Do you always feel like your emotions are erratic and all over the place?
Do you have trouble controlling impulses, lose concentration or forget simple things?
When someone is unmotivated or distracted, we look to label them as ‘lazy’ or ‘disinterested’. But quite often that is not the case.
There are at least 1 million people in Australia who meet the criteria for ADHD, but staggeringly only 20% receive treatment. People just don’t know they have it.
When living with ADHD, a forgotten grocery item is not just the milk, lost keys are never a joke, and a misplaced phone is never just a moment of inconvenience. These daily lapses can be common, and laughable for some. But for someone with ADHD, they are like someone tapping a pen on a desk constantly. Irritating, feeling like it’s tapping away at your mind everyday – until you crack. Just like that, lost keys make you late for work, a lost phone turns into an explosion in front of your kids, a momentary lapse during a conversation strains relationships. You feel disappointed, shameful, anxious and can lose hope.
ADHD is a disruption of the part of the brain that controls impulses, concentration, memory and organisational skills. Contrary to what many believe, it has nothing to do with IQ. It can thus effect virtually every aspect of your academic, occupational, emotional and social functioning. An adult with ADHD will experience difficulty regulating their emotions, which can include a significant deficit in motivation. This makes it extremely difficult to initiate or sustain activities that don’t give immediate reinforcement. Without recognising a reward, the body is unmotivated to act in any direction.
ADHD heightens with age, craving drama as stimulation, being oppositional or blurting out unfiltered statements. This can potentially sabotage personal relationships. You may find yourself experiencing issues with your mood, feeling down or suffering from anxiety. OCD (Obsessive-Compulsive Disorder) may also be present to compensate for the internal chaos.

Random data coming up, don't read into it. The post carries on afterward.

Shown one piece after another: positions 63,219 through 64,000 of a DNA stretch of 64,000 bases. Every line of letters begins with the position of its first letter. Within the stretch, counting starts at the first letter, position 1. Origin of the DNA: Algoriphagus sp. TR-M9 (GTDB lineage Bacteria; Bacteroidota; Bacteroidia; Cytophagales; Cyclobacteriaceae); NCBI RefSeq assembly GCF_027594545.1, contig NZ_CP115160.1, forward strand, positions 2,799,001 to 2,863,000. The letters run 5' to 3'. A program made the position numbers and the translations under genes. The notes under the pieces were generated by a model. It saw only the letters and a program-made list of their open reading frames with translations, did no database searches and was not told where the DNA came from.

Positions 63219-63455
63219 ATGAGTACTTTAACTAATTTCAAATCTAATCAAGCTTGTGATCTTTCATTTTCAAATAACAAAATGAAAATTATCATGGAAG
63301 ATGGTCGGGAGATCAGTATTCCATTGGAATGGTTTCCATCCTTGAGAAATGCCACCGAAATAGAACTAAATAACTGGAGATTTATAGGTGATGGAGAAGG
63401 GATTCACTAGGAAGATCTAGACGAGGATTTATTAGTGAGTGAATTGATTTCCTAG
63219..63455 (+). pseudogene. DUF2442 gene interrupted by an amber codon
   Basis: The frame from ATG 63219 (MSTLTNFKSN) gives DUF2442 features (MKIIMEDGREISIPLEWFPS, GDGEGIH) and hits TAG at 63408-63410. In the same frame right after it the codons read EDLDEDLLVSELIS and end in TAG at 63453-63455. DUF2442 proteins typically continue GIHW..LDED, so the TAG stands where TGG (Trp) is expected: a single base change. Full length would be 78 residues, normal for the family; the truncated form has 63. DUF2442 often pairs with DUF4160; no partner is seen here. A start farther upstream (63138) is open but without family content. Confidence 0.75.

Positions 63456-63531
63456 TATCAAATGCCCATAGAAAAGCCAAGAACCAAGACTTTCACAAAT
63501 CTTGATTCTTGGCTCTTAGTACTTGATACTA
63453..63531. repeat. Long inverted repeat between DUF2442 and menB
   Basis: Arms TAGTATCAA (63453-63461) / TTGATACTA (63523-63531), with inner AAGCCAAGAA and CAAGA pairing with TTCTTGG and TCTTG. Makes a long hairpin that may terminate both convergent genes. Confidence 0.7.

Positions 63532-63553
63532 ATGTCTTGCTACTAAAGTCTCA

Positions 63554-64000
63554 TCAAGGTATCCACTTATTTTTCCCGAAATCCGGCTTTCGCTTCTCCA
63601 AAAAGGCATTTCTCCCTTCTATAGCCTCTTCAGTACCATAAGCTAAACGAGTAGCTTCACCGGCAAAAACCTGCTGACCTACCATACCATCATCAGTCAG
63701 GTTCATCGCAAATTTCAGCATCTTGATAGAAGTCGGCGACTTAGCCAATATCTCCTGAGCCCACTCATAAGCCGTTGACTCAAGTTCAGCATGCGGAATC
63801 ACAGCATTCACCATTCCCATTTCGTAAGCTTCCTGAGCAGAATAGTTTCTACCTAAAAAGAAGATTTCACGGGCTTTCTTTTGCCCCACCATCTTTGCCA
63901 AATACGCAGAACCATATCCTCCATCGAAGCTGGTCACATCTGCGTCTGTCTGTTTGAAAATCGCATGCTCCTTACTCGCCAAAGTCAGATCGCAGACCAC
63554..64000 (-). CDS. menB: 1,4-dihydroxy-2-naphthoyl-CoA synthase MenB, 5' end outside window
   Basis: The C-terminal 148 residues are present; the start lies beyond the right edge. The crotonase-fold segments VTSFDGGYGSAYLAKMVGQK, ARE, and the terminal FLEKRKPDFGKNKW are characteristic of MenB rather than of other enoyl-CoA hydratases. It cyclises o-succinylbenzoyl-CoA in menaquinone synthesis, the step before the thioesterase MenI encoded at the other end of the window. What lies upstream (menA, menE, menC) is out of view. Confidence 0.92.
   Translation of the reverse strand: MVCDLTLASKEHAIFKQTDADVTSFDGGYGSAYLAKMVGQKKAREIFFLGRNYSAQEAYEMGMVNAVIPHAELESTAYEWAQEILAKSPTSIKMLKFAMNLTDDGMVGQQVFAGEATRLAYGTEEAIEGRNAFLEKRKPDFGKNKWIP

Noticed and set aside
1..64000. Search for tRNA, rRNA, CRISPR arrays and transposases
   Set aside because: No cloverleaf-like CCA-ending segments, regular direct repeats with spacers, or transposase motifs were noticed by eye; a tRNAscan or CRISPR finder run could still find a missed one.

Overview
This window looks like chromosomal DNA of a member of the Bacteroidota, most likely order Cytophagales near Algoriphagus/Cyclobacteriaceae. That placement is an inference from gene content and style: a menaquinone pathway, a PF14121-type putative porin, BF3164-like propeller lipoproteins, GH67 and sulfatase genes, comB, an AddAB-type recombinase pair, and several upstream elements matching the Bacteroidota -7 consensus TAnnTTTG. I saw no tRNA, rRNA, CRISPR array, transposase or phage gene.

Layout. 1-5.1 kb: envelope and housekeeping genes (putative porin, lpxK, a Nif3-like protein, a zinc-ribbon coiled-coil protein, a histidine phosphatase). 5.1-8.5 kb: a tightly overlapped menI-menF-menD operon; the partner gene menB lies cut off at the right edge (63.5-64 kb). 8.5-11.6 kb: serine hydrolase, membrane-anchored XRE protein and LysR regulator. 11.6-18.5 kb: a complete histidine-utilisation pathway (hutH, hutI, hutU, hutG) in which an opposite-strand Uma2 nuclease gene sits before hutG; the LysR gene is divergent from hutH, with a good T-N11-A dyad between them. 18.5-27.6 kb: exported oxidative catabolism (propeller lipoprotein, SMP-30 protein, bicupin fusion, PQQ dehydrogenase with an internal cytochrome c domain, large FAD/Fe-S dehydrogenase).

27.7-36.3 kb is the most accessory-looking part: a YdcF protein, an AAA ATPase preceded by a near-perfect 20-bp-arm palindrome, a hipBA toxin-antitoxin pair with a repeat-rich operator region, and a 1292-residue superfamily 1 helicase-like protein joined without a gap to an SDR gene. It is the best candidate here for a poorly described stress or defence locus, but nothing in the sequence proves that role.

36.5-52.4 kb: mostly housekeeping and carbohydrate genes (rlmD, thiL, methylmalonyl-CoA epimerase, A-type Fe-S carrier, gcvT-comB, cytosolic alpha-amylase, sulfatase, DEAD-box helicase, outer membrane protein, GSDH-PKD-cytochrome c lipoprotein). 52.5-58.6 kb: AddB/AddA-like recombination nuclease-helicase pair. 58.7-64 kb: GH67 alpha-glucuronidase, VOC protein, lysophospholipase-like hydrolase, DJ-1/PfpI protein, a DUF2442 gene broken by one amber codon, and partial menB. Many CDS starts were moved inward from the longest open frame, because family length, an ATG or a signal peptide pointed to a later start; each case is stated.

You may have had some of these symptoms treated individually in the past, however they aren’t fully managed because the actual underlying cause has not been identified. ADHD can be managed effectively with the right treatment, however there is a staggering lack of awareness of the difficulties and triggers in Australia. There is a real focus on identifying ADHD in children, however there are so many adults who have never been diagnosed or assisted through their day to day life.
If this sounds like you or someone you know, complete our checklist HERE to determine your next step.
Individuals who finally gain an understanding and affirmation of their very real but unexplainable challenges, can breathe a sigh of relief as they begin to de-personalise some of the unfortunate labels they may have inherited over the years – lazy, disinterested, negative, don’t care attitude.
Can you imagine yourself finally understanding yourself and your behaviours, and then learning the tools how to manage this daily? How relieved would you feel?
Behavioural therapy involves identifying the particularly problematic areas and teaching you to work “smarter” in your planning and execution of tasks. We want you to reach your goals! You will also walk away with the ability to regulate your emotions, giving you more confidence and an improved self-esteem. If you have a family, managing your ADHD is important so you can teach your children important skills including; diary-keeping; setting routines; keeping things in the same place; time management; and anger control.
Written by Dr Debbie Collaros – Senior Psychologist – www.creatingchange.net.au